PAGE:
[67] Id. at 18,046, 18,049.

[68] Id. at 18,046.

[69] Id. at 18,047.

[70] Id. at 18,049.

[71] Id.

[72] Exemption for Certain Exchange Members, Exchange Act Release No. 74,581, 80 Fed. Reg. 18,036, 18,042 (proposed Apr. 2, 2015) (to be codified at 17 C.F.R. pt. 240).

[73] 15 U.S.C. § 78o-3(b) (2012).

[74] Exemption for Certain Exchange Members, 80 Fed. Reg. at 18,059.

[75] Id.

[76] Id.

[77] Charles P. Jones, Investments: Analysis and Management 82 (11th ed. 2009).

[78] Id.

[79] Mary Jo White, Chairwoman, SEC, Speech at the Sandler O’Neill & Partners, L.P. Global Exchange and Brokerage Conference: Enhancing Our Equity Market Structure (June 5, 2014), https://www.sec.gov/News/Speech/Detail/Speech/1370542004312.

[80] Id.

[81] See Regulation NMS, Exchange Act Release No. 51,808, 70 Fed. Reg. 37,496, 37,603 (June 29, 2005) (to be codified at 17 C.F.R. pts. 200, 201, 230, 240, 242, 249, 270) (“[T]he interests of long-term investors and short-term traders in fair and efficient markets coincide most of the time. In those few contexts where the interests of long-term investors directly conflict with short-term trading strategies, we believe that, in implementing regulatory structure reform, the Commission has both the authority and the responsibility to further the interests of long-term investors, and that the record provides substantial support for the Commission’s determination to further their interests.”).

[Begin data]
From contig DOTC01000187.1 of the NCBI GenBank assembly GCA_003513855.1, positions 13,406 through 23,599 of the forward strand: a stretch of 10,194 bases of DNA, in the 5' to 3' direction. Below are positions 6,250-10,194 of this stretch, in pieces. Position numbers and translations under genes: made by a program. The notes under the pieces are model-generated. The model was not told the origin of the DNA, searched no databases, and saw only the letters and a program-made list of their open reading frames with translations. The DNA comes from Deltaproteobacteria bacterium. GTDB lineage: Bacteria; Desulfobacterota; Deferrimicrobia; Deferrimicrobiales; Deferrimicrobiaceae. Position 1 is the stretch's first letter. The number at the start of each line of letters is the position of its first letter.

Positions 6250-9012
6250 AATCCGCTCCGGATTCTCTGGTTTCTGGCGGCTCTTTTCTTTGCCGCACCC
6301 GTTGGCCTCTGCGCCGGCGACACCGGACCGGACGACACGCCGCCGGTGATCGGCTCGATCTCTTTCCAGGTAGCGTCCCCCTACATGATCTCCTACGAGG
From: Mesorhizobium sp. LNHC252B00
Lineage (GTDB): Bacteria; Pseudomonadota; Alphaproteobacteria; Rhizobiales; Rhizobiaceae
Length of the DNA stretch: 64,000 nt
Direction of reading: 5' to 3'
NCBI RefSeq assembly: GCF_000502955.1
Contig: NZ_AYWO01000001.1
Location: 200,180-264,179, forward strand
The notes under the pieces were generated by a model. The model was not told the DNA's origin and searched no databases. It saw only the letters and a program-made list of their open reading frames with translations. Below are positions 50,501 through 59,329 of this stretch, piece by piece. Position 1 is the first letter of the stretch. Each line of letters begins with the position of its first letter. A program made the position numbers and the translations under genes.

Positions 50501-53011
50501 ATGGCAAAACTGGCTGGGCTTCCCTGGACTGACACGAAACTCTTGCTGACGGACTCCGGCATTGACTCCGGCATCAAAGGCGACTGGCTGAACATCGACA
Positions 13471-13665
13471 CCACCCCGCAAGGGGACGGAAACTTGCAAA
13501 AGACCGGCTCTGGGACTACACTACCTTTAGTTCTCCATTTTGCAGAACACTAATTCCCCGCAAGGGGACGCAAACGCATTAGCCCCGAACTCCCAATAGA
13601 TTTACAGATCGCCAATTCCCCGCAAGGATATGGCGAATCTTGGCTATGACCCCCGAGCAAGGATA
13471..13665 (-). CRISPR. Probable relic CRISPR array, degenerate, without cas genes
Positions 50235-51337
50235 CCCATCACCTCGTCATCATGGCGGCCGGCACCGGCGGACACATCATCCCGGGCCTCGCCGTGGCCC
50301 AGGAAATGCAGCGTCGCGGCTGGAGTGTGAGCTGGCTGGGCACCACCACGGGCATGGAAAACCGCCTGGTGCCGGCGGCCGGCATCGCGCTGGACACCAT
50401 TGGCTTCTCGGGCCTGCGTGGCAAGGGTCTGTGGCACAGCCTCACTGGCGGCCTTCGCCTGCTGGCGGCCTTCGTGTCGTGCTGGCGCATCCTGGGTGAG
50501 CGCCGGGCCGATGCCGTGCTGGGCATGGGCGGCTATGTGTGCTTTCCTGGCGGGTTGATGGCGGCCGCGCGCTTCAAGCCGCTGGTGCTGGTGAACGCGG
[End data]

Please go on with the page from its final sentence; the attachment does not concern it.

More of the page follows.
[82] High Frequency Trading’s Impact on the Economy: Hearing Before the Subcomm. on Securities, Insurance, and Investment of the S. Comm. on Banking, Housing, and Urban Affairs, 113th Cong. 9 (June 18, 2014) (statement of Andrew M. Brooks, Vice President and Head of U.S. Equity Trading, T. Rowe Price Assoc., Inc.).

[83] Exemption for Certain Exchange Members, Exchange Act Release No. 74,581, 80 Fed. Reg. 18,036, 18,038 (proposed Apr. 2, 2015) (to be codified at 17 C.F.R. pt. 240).

[84] Id.

[85] Limited Liability Company Agreement of CAT NMS, LLC, app. C, at 56 (Dec. 23, 2015 amend.).

[86] See, e.g., FINRA Regulatory Notice 15-09, Equity Trading Initiatives: Supervision and Control Practices for Algorithmic Trading Strategies, at 2 (Mar. 2015), https://www.finra.org/sites/default/files/notice_doc_file_ref/Notice_Regulatory_15-09.pdf (requiring its member firms to have reasonable supervision mechanisms in place for monitoring the use of algorithmic trading).